Elderly People Lead Asian Cities’ Demographics
We are pleased to announce the launch of our strategy briefing City Demographics 2030: Future Trends, Opportunities and Challenges which offers a comprehensive overview of the demographic changes set to occur in urban areas through to 2030. Cities are often embellished for their youthful appearance, drawing in young adults in search of employment, education and training opportunities. However, while this may still be true, our Passport Cities database suggests that cities are, in reality, ageing at an imperious rate, and are set to continue to do so through to 2030. The elderly will set to be the dominate age group in most areas of the world, especially in Asia and developing regions.
Cities will not be immune to the ageing process
Growth in Urban Populations by Age Segment, 2016-2030
The elderly are expected to dominate population growth in urban areas in the period 2016-2030. According to our Passport Cities database, just about every city will observe a more rapid rise in the over 65 population compared to younger segments of the population. Between 2016 and 2030, the urban over 65 population is estimated to grow by 329 million— reaching 766 million and accounting for 15% of the population. It makes the market for the over 65s one of the most vibrant and important for businesses in the near-to-mid future.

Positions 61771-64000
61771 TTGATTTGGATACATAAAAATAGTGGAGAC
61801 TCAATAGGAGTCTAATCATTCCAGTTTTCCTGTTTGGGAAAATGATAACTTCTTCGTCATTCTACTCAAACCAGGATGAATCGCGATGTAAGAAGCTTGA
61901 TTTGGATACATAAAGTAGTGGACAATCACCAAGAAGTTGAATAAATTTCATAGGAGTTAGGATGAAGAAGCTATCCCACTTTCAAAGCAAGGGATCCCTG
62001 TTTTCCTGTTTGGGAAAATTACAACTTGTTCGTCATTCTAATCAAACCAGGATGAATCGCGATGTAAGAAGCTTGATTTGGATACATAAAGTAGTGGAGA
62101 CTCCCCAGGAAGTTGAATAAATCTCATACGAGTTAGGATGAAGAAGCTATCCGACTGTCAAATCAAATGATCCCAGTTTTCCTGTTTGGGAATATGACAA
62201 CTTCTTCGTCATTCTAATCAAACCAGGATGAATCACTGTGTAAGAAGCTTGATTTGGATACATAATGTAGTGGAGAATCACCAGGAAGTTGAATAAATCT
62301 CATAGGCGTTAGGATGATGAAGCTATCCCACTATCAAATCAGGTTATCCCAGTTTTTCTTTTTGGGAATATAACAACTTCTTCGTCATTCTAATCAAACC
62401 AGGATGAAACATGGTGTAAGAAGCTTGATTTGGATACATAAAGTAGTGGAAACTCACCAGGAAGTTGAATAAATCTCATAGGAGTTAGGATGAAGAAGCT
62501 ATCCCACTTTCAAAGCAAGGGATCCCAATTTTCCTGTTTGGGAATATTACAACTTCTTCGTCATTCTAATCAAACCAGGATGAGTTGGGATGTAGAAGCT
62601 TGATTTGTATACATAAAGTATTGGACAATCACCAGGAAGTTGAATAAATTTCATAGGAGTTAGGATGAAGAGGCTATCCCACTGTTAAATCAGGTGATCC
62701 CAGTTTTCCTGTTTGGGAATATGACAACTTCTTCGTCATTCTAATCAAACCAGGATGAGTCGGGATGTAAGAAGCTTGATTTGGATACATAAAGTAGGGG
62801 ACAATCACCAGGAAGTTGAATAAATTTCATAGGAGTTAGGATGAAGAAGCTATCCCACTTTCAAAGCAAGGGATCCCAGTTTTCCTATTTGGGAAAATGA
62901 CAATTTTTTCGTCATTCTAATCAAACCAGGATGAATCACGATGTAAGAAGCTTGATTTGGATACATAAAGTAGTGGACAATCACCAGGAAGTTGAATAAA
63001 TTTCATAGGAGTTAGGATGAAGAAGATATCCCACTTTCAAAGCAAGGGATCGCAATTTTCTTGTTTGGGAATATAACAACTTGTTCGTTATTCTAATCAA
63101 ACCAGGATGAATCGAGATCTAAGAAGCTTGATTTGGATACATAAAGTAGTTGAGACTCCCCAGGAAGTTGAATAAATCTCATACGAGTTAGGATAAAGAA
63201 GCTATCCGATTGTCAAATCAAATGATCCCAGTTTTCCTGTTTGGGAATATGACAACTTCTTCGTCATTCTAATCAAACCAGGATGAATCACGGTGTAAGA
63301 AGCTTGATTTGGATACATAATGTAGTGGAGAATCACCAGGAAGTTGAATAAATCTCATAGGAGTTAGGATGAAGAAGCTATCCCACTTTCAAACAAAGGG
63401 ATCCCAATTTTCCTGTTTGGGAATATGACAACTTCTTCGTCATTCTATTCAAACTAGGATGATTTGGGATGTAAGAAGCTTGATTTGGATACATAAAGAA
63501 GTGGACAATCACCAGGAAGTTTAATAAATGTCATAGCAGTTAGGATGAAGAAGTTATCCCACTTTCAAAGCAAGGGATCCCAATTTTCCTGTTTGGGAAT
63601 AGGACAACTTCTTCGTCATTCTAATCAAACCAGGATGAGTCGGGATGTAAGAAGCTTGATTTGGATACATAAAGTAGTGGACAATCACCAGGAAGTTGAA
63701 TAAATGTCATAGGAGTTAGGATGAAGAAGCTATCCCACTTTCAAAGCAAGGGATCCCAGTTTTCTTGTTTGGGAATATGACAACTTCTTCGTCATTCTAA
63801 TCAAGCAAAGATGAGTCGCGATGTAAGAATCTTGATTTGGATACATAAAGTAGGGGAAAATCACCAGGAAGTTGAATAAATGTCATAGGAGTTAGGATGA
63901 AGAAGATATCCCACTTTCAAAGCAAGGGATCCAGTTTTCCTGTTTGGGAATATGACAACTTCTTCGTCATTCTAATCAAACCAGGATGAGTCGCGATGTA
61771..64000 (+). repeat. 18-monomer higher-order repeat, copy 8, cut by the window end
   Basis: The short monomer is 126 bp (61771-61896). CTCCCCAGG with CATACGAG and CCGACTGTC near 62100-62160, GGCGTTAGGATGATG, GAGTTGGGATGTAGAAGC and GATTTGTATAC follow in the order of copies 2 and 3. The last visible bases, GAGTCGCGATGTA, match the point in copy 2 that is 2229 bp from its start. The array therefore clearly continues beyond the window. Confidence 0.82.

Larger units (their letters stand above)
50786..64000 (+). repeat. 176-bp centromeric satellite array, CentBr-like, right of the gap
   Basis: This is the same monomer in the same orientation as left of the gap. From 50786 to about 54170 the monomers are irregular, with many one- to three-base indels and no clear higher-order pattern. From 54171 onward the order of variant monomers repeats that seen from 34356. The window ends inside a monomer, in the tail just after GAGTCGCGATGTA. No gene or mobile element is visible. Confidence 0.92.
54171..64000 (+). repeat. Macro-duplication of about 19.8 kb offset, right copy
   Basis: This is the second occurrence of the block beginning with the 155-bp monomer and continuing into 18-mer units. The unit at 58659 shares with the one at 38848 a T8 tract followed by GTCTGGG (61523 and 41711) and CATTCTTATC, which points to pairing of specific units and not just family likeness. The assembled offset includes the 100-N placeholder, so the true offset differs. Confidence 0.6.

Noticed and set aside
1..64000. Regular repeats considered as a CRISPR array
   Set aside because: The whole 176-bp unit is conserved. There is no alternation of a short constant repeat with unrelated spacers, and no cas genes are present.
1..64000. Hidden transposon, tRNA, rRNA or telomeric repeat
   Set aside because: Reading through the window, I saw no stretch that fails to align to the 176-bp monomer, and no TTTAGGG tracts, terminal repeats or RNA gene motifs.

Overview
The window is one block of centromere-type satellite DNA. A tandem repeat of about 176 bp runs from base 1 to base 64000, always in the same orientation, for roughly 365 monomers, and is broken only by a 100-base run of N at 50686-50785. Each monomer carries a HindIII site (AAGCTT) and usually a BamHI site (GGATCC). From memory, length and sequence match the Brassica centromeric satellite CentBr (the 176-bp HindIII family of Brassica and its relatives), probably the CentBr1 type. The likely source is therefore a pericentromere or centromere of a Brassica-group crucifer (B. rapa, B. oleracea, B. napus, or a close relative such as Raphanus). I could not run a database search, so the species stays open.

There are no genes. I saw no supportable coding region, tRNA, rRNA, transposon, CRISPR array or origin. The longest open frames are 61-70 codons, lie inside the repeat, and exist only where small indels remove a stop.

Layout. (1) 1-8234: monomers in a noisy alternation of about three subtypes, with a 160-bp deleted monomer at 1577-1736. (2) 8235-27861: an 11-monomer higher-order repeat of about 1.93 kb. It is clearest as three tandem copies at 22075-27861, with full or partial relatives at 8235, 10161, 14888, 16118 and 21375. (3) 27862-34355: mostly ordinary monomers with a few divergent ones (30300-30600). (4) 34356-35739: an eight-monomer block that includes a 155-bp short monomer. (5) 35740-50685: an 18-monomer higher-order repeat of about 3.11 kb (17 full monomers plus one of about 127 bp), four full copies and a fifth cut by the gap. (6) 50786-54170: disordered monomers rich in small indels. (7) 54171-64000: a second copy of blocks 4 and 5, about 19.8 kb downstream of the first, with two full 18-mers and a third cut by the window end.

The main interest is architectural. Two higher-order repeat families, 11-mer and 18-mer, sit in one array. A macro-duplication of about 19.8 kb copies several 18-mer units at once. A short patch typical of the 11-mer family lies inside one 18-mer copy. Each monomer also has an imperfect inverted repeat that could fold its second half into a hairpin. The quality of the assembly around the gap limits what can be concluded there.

East Asian cities to display largest rises in the elderly worldwide
Cities with the Largest Absolute Rise in Over 65s, 2016-2030
The ageing phenomenon has often been associated with developed regions of the world such as Japan or the US, however, the effect is expected to increasingly manifest itself across developing regions— most conspicuously in East Asia. Six of the 10 cities anticipated to be the largest contributors to the growth in the over 65s over 2016-2030 will be located in developing East Asia, with four alone being in China.
Cities are adapting to growing number of elderly people
Photo by Garry Knight: https://www.flickr.com/photos/garryknight/
Considering the changing demographic nature of cities, measures are being implemented to better adapt urban infrastructure to the elderly — surfacing from the need to ensure residents of cities are able to maintain their quality of life as they enter older age. We have seen, for instance cities utilising smart technologies to lengthen pedestrian crossing times or local governments advocating for compact city layouts to curb urban sprawl.